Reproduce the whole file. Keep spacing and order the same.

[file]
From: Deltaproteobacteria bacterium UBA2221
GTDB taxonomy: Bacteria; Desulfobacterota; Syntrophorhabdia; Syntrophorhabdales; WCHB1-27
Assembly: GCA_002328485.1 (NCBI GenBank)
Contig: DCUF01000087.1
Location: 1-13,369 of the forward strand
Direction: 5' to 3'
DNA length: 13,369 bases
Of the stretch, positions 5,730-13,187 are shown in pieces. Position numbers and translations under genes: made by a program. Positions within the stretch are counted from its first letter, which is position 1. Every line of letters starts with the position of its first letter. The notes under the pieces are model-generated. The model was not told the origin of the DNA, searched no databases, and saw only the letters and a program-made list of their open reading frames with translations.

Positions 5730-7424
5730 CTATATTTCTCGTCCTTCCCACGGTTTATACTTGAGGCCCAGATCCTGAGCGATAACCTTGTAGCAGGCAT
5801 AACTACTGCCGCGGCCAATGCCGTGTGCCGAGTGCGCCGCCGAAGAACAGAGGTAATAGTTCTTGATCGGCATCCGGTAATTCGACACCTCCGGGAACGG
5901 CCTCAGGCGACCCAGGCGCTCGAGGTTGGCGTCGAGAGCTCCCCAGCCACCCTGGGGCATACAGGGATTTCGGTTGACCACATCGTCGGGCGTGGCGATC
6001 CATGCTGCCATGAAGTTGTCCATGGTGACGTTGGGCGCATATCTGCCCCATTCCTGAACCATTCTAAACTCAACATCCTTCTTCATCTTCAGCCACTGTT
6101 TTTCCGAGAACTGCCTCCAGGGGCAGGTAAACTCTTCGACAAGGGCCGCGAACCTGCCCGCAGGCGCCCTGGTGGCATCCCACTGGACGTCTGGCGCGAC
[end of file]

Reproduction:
From: Deltaproteobacteria bacterium UBA2221
GTDB taxonomy: Bacteria; Desulfobacterota; Syntrophorhabdia; Syntrophorhabdales; WCHB1-27
Assembly: GCA_002328485.1 (NCBI GenBank)
Contig: DCUF01000087.1
Location: 1-13,369 of the forward strand
Direction: 5' to 3'
DNA length: 13,369 bases
Of the stretch, positions 5,730-13,187 are shown in pieces. Position numbers and translations under genes: made by a program. Positions within the stretch are counted from its first letter, which is position 1. Every line of letters starts with the position of its first letter. The notes under the pieces are model-generated. The model was not told the origin of the DNA, searched no databases, and saw only the letters and a program-made list of their open reading frames with translations.

Positions 5730-7424
5730 CTATATTTCTCGTCCTTCCCACGGTTTATACTTGAGGCCCAGATCCTGAGCGATAACCTTGTAGCAGGCAT
5801 AACTACTGCCGCGGCCAATGCCGTGTGCCGAGTGCGCCGCCGAAGAACAGAGGTAATAGTTCTTGATCGGCATCCGGTAATTCGACACCTCCGGGAACGG
5901 CCTCAGGCGACCCAGGCGCTCGAGGTTGGCGTCGAGAGCTCCCCAGCCACCCTGGGGCATACAGGGATTTCGGTTGACCACATCGTCGGGCGTGGCGATC
6001 CATGCTGCCATGAAGTTGTCCATGGTGACGTTGGGCGCATATCTGCCCCATTCCTGAACCATTCTAAACTCAACATCCTTCTTCATCTTCAGCCACTGTT
6101 TTTCCGAGAACTGCCTCCAGGGGCAGGTAAACTCTTCGACAAGGGCCGCGAACCTGCCCGCAGGCGCCCTGGTGGCATCCCACTGGACGTCTGGCGCGAC